20
JOHN AITCHISON
In the limit, as
dt
---* 0,
the differential perturbation process
{14.2)
is equivalent to
the set of differential equations
{14.4)
dt
d
log
Xi((t))
=
8i(t)- 8;(t) (i j).
Xj
t
There is redundancy in this set of!
D(D -1)
differential equations; the reduced set
{14.5)
d Xi(t)
-d log-(-)
=
8i(t)- 8n(t),
i
=
1, ... ,d,
t xn t
is sufficient to describe the process. Given the initial composition
x(O)
at time
0
we can readily obtain the composition
x(t)
at timet for the process by solving the
differential equations
{14.6)
x(t)
=
x(O)
o
P(t),
where the
ith
component
~(t)
of the overall perturbation
P(t)
is
(14.7)
~(t)
= exp
{lot
8i(u)du}.
We note that
{14.6)
and
{14.7)
can be expressed in terms of log ratios:
{14.8)
log{xi(t)/xn(t)}
=
log{xi(O)/xn(O)}
+
8i(t)- 8n(t),
i
=
1, ... , d,
and so we may anticipate that log ratio analysis of compositional data sets will
have a central role to play in the investigation of differential perturbation processes.
For purposes of exposition we have restricted our use of differential perturbation
processes to the case of a single continuous process variable
t.
No such restric-
tions are necessary. There may be a number of subprocesses, each with its own
driving continuous variable, in which case the differential equations defining the
process will involve partial derivatives. For compositional data sets with no contin-
uous variable defined, a log contrast principal component analysis will determine
the dimensionality of any such underlying continuous vector. Investigation of the
constant log contrast principal components is then the first step in any attempt to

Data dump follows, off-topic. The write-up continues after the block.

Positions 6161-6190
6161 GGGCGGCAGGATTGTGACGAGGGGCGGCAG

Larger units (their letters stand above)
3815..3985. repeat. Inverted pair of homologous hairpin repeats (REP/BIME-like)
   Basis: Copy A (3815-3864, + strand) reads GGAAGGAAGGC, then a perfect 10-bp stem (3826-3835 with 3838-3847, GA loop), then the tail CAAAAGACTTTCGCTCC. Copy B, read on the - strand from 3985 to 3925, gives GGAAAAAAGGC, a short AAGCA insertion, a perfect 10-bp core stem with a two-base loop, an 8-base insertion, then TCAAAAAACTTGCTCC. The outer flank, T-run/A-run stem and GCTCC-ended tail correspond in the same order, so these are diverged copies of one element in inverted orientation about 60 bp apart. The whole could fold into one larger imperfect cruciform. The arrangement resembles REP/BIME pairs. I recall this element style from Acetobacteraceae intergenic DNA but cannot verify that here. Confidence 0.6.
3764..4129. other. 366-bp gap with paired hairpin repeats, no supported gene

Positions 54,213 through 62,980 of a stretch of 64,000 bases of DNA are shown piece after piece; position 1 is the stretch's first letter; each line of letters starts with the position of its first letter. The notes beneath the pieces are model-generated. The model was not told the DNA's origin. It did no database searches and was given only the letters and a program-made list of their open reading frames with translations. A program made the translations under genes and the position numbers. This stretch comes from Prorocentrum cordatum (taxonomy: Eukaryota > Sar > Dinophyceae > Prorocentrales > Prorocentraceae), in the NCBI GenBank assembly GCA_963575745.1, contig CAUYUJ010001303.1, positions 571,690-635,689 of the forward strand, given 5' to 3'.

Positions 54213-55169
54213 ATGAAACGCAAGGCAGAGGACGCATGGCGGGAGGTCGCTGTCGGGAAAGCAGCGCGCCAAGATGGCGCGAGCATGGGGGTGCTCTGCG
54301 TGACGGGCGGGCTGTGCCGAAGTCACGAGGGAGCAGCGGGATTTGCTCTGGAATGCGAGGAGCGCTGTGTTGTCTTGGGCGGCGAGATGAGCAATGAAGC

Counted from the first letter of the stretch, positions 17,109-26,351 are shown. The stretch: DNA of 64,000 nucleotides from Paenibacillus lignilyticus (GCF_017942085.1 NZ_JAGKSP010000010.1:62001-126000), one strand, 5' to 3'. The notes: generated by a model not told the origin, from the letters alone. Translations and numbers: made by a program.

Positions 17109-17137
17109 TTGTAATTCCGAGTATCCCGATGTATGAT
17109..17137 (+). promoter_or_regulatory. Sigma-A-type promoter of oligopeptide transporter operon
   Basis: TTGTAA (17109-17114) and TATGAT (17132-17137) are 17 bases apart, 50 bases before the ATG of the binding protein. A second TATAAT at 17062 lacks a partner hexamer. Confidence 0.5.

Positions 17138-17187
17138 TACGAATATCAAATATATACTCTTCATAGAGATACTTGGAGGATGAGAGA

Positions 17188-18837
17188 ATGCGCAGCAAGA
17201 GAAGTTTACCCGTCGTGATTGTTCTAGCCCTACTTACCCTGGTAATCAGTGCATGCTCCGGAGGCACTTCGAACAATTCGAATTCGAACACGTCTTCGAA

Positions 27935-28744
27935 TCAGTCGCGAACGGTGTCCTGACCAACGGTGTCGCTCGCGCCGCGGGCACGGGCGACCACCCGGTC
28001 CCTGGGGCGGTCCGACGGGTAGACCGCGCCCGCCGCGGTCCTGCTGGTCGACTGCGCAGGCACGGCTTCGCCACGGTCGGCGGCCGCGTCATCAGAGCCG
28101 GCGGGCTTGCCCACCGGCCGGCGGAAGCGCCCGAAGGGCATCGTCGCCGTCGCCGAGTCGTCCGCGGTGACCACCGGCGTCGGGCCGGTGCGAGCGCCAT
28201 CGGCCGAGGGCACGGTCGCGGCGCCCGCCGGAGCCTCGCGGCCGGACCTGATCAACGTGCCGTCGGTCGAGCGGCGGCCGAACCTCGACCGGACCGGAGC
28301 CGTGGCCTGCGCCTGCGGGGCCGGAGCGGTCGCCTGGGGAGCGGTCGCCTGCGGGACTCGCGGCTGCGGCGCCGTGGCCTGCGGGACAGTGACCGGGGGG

identify the underlying processes. For some simple applications to sedimentary and
olivine compositions, see
[A-T].
15. Discussion
The history of simplicial inference abounds with all sorts of devices purport-
ing to overcome the difficulties associated with the special nature of the simplex
sample space. These range from imagining that there is no problem, ignoring the
constraint and inappropriately applying standard unconstrained
RD
multivariate
analysis; 'opening out' the compositions into imaginary vectors in
R!;_;
recognizing
that corr(xi,x;) = 0 does not mean that components
Xi
and
x;
are independent
but attempting to discover a non-zero 'null correlation' which characterizes inde-
pendence in imagined open vectors; studying compositional pathology in the sense
of identifying what goes
~rong
in applying standard multivariate analysis to sim-
plicial data; transforming from the simplex to the positive orthant of the sphere
and imagining that distributions over the whole sphere are appropriate for further
analysis; attempting to rid the Dirichlet class of its inherent independence proper-
ties. See
[Al2]
for further discussion of these attempted solutions.
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